\begin{align} t_2 &= - \frac 1 2 v_y \frac{\sigma}{h} \\ t_1 &= (h_u - h_S) \frac{\sigma}{h} \\ A &= \frac{1}{2 \sqrt{|t_2|}} \\ B &= \frac{A}{\sqrt{|t_2|}} \\ a_l &= \mathrm{erf}(t_1 \, A) \\ a_u &= \mathrm{erf}((t_1 + 2 \, t_2 \, t) \, A) \\ t_\mathrm{sample} &= \begin{cases}t_S + \frac{1}{\sqrt{|t_2|}} \mathrm{erf}^{-1}(a_l + (a_u - a_l) \xi) - B & t_2 > 0 \\ t_S + \frac{1}{\sqrt{|t_2|}} \mathrm{erfi}^{-1}(a_l + (a_u - a_l) \xi) - B & \mathrm{otherwise}\end{cases}. \end{align}

# Exponential density decay medium

That kind of medium is often used to approximate the Earth atmosphere assuming that it is relatively flat around the camera, but it sort of fails during sunset, so it might require a correction curve that refits it to the values of the spherical atmosphere. What is important is to define the base height $h_0$ of the medium where the density is at its highest - equal to $\alpha$, and the decay factor $\beta$. In other words, density is defined as

\begin{align} \alpha e^{-\beta (h - h_0)} \end{align}

## Optical thickness

The integral over density in that case is

\begin{align} \tau(t) = \frac{\alpha}{\beta} (1 - e^{-\beta \, t}), \end{align}

if we assume that light travels from the base towards space. Some surveys explain this case , but that’s not particularly useful when you render things, so we need to define it at an arbitrary point, which can be surprisingly done with the same equations and doing just a few transformations. We need to redefine the decay factor as

$$\beta'(h) = \beta \, e^{-\beta \, h},$$

where $h$ it the starting height. Then you need to re-weight the maximum density with the slope of the view vector,

$$\alpha'(v_y) = \alpha \, v_y.$$

We can also compute the optical thickness to a distant light source in space because the exponetially-decaying density asymptotically approaches a limit,

$$\tau_\mathrm{light} = \frac{\alpha'}{l_y \beta} e^{-\beta' \, t}$$

## Uniform in-scattering PDF/CDF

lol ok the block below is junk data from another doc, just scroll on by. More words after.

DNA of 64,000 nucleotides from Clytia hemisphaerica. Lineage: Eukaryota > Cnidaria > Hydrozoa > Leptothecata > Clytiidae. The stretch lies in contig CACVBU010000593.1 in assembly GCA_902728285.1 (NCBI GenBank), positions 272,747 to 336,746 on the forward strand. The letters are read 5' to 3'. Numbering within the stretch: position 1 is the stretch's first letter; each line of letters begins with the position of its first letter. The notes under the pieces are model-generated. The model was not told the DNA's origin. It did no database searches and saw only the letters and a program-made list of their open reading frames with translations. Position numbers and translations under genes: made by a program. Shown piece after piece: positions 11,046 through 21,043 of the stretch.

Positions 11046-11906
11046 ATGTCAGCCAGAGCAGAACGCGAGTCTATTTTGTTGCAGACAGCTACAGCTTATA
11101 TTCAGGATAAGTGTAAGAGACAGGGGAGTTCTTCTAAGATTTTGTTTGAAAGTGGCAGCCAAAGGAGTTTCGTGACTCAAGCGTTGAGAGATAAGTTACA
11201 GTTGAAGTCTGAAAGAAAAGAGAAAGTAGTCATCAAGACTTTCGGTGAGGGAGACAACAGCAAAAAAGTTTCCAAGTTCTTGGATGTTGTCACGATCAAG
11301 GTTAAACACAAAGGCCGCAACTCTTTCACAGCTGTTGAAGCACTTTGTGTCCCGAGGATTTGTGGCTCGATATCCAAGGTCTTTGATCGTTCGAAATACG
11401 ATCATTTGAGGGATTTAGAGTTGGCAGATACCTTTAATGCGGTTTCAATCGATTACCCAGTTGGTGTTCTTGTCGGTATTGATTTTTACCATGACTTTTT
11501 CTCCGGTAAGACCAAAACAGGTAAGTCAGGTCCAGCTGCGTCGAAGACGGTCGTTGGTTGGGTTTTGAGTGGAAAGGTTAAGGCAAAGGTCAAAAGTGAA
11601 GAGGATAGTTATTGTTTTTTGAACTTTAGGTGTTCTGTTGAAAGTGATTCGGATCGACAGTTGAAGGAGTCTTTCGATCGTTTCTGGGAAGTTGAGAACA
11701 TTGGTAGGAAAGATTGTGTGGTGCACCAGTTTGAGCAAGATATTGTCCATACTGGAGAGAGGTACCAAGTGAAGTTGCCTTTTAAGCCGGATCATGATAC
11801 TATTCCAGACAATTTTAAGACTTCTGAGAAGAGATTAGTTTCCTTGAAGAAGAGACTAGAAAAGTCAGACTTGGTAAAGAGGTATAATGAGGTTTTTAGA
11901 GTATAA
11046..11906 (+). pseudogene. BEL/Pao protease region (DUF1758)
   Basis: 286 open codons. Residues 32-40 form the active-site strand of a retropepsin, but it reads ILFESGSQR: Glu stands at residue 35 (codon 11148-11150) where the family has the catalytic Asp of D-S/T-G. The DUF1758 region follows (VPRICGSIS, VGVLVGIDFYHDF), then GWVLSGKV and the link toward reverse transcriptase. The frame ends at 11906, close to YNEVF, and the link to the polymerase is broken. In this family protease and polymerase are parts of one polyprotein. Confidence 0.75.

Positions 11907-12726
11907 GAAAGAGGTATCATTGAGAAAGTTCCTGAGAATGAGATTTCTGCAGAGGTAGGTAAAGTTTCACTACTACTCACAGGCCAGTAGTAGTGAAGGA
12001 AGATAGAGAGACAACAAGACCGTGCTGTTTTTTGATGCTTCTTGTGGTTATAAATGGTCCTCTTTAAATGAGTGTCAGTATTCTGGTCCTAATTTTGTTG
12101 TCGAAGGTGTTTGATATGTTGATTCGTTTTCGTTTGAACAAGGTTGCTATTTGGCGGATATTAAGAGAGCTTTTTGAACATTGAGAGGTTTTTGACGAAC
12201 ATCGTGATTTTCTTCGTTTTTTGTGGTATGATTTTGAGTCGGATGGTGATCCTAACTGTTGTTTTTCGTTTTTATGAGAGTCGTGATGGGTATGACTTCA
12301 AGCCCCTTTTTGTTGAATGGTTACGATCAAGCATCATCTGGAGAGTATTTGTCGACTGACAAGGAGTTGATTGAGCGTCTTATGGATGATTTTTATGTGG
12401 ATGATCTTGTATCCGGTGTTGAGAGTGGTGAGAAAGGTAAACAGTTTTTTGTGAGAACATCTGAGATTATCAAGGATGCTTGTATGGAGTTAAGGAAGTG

When the medium has a boundary that is parallel to the view vector, the secondary ray doesn’t play a role and scattering is approximated with the primary ray. Actually, a lot of samplers function like that, so I will provide the solution for convenience. The PDF is

$$PDF(t) = \frac{1}{1 - e^{-\frac{\alpha}{\beta}}} \alpha e^{-\beta t - \tau(t)}.$$

Note, that there is a normalization factor in front. Some papers forget about it and then you can’t sample from a regular uniform distribution in range [0, 1]. The CDF is just the integral, which happens to be related to the transmittance,

$$CDF(t) = 1 - e^{-\tau(t)}.$$

Anyway, soon we will discover that having a varying distance to a collimated source is also fine.

## In-scattering in the general case

The integrand is relatively straightforward. We have the optical thickness along the camera,

$$\tau_\mathrm{camera} = \frac{\alpha'}{\beta'} (1 - e^{-\beta' \, t}),$$

and along the light,

$$\tau_\mathrm{light} = \frac{\alpha'}{l_y \, \beta} e^{-\beta' \, t}.$$

Now the total optical thickness is just the sum,

$$\tau = \tau_\mathrm{camera} + \tau_\mathrm{light}.$$

Transmittance is thus just the negative exponential,

$$\mathcal{T} = e^{-\tau}.$$

And we finally need to add the density in front to get just the integrand of in-scattered light,